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Suppose I have a bit of boiler-plate multi-threaded code, e.g. as below. I wondered what guarantees (if any) there are that multiple threads using that code will always see a current version of the state. I know C++ guarantees very little about the memory model, and I think I read somewhere that even declaring state volatile might not help. Yet in practice people happily use boost::thread, and its documentation does not come with a big warning that says mutexes are not useful unless you only use external state :-) I am assuming there must be some magic that boost does behind the scenes, or should I be calling __sync_synchronize() every time I do anything?

class Blah {
    typedef (some horribly complex data structure) State;
    State state;
    boost::mutex m;


    void use ()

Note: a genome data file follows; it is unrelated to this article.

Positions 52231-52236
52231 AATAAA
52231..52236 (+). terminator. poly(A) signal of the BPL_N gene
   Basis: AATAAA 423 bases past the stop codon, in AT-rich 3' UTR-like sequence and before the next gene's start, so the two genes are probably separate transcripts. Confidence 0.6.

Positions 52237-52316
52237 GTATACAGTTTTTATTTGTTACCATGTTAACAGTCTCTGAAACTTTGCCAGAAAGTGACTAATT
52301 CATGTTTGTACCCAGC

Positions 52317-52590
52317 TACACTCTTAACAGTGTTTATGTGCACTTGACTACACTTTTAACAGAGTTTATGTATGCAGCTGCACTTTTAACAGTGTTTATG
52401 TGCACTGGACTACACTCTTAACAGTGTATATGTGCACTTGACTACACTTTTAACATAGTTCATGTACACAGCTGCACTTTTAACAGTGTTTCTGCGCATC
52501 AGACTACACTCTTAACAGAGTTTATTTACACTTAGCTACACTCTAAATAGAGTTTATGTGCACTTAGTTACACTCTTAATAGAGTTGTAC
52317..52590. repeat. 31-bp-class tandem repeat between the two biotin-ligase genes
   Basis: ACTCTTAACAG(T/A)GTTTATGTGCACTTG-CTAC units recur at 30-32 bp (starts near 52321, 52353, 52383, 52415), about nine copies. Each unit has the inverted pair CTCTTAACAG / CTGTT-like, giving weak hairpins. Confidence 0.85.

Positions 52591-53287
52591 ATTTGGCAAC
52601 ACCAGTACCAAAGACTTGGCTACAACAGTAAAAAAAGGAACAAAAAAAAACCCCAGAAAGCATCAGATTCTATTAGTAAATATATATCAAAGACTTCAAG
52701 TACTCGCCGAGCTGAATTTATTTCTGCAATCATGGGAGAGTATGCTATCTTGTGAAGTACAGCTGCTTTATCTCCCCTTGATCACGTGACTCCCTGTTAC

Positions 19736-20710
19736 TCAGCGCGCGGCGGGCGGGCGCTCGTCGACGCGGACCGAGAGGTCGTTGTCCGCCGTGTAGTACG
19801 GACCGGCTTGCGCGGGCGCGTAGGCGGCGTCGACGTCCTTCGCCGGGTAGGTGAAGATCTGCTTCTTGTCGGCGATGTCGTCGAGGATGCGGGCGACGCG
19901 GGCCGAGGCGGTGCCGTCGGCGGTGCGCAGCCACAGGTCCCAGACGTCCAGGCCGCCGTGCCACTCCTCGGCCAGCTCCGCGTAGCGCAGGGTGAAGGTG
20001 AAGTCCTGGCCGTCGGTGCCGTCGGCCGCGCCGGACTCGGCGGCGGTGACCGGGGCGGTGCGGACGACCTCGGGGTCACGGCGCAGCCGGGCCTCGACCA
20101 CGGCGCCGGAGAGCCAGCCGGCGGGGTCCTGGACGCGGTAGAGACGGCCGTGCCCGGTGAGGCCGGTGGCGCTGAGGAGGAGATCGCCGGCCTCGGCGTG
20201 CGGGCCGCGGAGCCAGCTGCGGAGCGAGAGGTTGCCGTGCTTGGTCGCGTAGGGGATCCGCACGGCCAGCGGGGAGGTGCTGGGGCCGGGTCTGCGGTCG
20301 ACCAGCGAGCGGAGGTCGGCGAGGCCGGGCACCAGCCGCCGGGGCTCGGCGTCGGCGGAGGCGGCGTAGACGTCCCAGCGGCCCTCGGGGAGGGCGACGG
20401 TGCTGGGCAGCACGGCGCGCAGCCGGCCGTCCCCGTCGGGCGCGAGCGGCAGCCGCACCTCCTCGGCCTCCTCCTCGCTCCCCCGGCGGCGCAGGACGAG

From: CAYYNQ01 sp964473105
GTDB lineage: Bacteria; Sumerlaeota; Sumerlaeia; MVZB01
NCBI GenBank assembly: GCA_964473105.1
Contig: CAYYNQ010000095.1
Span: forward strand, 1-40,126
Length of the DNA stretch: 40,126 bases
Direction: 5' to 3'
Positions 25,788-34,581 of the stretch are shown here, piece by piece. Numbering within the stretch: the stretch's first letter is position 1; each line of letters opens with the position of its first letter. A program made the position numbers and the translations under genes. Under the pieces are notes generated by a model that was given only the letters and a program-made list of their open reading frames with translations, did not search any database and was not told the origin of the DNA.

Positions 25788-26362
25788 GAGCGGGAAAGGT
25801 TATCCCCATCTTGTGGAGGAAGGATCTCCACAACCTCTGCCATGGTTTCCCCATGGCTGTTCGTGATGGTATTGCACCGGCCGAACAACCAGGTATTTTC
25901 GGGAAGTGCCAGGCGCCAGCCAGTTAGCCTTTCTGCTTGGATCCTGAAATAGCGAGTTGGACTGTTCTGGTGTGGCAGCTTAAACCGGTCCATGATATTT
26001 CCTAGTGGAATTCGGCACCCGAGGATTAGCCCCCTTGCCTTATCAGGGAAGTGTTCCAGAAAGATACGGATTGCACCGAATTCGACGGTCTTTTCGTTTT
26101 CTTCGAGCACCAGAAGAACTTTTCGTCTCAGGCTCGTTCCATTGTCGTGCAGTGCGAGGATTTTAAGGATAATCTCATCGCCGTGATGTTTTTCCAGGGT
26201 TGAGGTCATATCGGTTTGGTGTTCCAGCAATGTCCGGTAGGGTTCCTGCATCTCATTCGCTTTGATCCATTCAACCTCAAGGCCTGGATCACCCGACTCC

boost::lock_guard<boost::mutex> dummy (m);
        (do something to state, being especially careful to maintain invariants)
share|improve this question
up vote 1 down vote accepted

Mutex lock/unlock implies a memory barrier. (Although I cannot find this stated in the boost::mutex documentation, I guarantee it is stated somewhere in the documentation for every mutex implementation Boost relies upon.)

This code is fine.

share|improve this answer
It's documented here for pthread, and that is good enough for me: pubs.opengroup.org/onlinepubs/9699919799/basedefs/… Many thanks for your reply. – Joe Jul 15 '11 at 23:32

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